We are thrilled to announce that two Newfoundland based teams have been accepted as contestants in the first annual World Telekinesis Competition. The World Telekinesis Competition is a project of the Noxious Sector Artists Collective and Deluge Contemporary Art based in Victoria, B.C.
Two NF Teams are very busy with preparations and training. The Monster Psionics League and Team Rock Can Roll will both be telekinetically representing the island in this contest. These teams of three will compete with other teams around the world to psychically influence the behavior of a candle lit in a remote location.
To read more about the competition Guidelines and Competitors Please visit the Official WTC Website.
Team Rock Can Roll will be represented by the infamous Brigggs, who will be utilizing his power over electrical currents as well as his remote drawing talents in the competition. Master of sound and vibration, telekinetic superpower Ron Anonsen has also joined the team.
Rounding out the Rock Can Roll Trio is Anthony Brenton. Anthony has been working with the paranormal since experimenting with pyro-kenetics as a child and is busy poring over dictionaries and books of Satanism to prepare for competition.
The Monster Psionics League are also deep in preparation. The MSL can often be found touring their traveling medicine show around the coves and inlets of Newfoundland. Many do not know that this collective is actually a powerful think tank who's telekinetic abilities were forged in an alien laboratory. Liz Solo, Burt Everest and Gzorak's Alien Beard are looking forward to competition and are currently immersed in an intensive training regimen involving complex drinking games and mental exercising. Stay tuned here for news on our teams and watch the Official WTC Website for progress of the project, competition times and results.
Thursday, March 27, 2008
Happy World Theatre Day from Liz, Mike Steve, Jenny and all of us at I AM CO-OP. Image above from the Downstairs Mix-up taken by Meghan Solo.
World Theatre Day was created in 1961 by the International Theatre Institute (ITI). It is celebrated annually on March 27th by ITI Centres and the international theatre community. Many events take place around the world to celebrate WTD. One of the most important of these is the circulation of the World Theatre Day International Message. A theatre practitioner of world stature is asked for his or her reflections on the theme of Theatre and a Culture of Peace.
This year's message is very inspiring and resonates strongly with those of us pursuing new frontiers in performance. It comes from the Canadian theatre artist Robert LePage:
"There are a number of hypotheses on the origins of theatre but the one I find the most thought-provoking takes the form of a fable:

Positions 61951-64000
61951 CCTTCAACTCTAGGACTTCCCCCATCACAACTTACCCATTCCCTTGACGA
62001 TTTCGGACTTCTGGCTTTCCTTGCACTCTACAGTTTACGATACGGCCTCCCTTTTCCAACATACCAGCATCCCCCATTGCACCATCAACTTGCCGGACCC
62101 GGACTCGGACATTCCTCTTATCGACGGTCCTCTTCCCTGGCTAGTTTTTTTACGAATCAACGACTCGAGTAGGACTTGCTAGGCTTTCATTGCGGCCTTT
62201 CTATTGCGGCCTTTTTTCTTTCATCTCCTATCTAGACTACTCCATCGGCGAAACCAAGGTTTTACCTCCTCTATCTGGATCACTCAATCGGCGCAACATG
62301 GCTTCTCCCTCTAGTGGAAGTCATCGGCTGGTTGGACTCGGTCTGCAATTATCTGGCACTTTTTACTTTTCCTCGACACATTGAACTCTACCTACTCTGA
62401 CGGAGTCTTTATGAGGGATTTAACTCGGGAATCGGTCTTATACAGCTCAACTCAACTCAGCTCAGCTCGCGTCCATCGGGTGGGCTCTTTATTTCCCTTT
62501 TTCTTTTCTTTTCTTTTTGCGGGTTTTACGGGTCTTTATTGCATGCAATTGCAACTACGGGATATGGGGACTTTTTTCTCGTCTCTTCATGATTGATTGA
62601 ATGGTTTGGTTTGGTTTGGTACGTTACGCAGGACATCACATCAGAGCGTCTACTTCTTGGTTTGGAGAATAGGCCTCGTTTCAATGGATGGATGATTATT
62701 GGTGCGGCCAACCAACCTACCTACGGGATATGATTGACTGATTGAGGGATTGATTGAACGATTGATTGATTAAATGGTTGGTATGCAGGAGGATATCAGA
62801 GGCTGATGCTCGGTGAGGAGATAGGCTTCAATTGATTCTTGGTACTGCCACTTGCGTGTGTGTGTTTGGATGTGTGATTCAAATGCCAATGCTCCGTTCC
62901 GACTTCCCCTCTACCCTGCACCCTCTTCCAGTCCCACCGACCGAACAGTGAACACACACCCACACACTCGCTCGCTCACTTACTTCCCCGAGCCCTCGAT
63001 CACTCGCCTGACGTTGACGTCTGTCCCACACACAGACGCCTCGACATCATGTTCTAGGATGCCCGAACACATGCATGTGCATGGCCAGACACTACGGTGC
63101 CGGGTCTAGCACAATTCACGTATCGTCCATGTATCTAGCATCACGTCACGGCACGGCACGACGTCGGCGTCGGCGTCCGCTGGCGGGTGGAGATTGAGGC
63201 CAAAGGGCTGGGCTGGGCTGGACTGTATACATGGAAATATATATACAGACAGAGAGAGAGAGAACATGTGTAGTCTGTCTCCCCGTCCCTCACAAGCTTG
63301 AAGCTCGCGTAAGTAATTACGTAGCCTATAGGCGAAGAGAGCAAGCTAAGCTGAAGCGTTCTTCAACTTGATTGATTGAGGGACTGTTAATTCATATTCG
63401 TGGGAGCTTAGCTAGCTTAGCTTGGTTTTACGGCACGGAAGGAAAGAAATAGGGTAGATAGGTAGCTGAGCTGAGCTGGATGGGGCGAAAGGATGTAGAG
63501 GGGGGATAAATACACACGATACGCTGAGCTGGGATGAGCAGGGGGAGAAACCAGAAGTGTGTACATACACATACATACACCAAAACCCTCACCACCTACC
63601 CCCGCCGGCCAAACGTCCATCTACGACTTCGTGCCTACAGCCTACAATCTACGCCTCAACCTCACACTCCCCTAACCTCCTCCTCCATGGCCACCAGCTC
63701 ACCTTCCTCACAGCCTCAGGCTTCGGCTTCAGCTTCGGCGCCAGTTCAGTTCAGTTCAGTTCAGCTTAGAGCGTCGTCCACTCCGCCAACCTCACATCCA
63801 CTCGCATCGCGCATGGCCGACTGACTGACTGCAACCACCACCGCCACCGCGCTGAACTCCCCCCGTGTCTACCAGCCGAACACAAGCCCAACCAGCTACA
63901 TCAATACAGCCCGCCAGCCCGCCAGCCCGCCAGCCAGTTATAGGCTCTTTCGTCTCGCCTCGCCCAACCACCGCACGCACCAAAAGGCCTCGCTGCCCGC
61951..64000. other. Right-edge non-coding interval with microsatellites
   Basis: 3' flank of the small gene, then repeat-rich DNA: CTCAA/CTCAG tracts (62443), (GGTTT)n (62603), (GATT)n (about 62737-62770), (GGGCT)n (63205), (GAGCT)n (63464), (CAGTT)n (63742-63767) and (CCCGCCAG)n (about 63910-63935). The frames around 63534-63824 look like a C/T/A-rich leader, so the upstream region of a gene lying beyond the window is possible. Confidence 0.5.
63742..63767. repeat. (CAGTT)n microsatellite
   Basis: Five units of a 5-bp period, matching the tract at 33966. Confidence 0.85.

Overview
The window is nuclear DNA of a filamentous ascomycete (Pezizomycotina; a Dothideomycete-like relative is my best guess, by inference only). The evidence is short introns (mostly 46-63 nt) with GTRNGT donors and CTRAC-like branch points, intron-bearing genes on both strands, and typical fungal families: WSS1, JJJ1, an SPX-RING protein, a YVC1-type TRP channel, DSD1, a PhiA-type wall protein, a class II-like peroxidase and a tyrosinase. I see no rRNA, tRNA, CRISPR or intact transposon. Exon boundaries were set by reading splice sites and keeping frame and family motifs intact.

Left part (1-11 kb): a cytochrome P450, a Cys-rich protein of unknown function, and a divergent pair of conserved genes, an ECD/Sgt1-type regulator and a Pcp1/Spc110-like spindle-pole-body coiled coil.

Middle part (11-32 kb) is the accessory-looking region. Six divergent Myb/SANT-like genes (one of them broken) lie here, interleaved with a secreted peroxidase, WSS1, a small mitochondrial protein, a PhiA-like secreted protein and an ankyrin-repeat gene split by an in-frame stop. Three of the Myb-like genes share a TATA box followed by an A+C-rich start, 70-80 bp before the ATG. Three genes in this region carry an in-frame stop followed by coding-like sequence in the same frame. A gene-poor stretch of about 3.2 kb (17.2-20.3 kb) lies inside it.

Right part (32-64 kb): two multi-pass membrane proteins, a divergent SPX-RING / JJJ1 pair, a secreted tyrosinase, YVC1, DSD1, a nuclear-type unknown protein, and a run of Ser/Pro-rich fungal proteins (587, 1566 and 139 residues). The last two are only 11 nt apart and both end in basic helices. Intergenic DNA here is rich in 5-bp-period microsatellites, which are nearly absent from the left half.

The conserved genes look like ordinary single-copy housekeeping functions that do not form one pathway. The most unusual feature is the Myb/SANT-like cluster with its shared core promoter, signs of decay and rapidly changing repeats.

One night, at the dawn of time, a group of people were gathered together in a quarry to warm themselves around a fire and tell stories. All of a sudden, one of them had the idea to stand up and use his shadow to illustrate his tale. Using the light from the flames he made characters appear, larger than life, on the walls of the quarry. Amazed, the others recognized in turn the strong and the weak, the oppressor and the oppressed, the god and the mortal.
Nowadays, the light of projectors has replaced the original bonfire, and stage machinery, the walls of the quarry. And with all due deference to certain purists, this fable reminds us that technology is at the very beginnings of theatre and that it should not be perceived as a threat but as a uniting element.
The survival of the art of theatre depends on its capacity to reinvent itself by embracing new tools and new languages. For how could the theatre continue to bear witness to the great issues of its epoch and promote understanding between peoples without having, itself, a spirit of openness? How could it pride itself on offering solutions to the problems of intolerance, exclusion and racism if, in its own practice, it resisted any fusion and integration ?
In order to represent the world in all its complexity, the artist must bring forth new forms and ideas, and trust in the intelligence of the spectator, who is capable of distinguishing the silhouette of humanity within this perpetual play of light and shadow.
It is true that by playing too much with fire, we take a risk, but we also take a chance: we might get burned, but we might also amaze and enlighten."
Quebec, 17th February 2008
To read more about World Theatre Day please visit the International Theatre Institute site.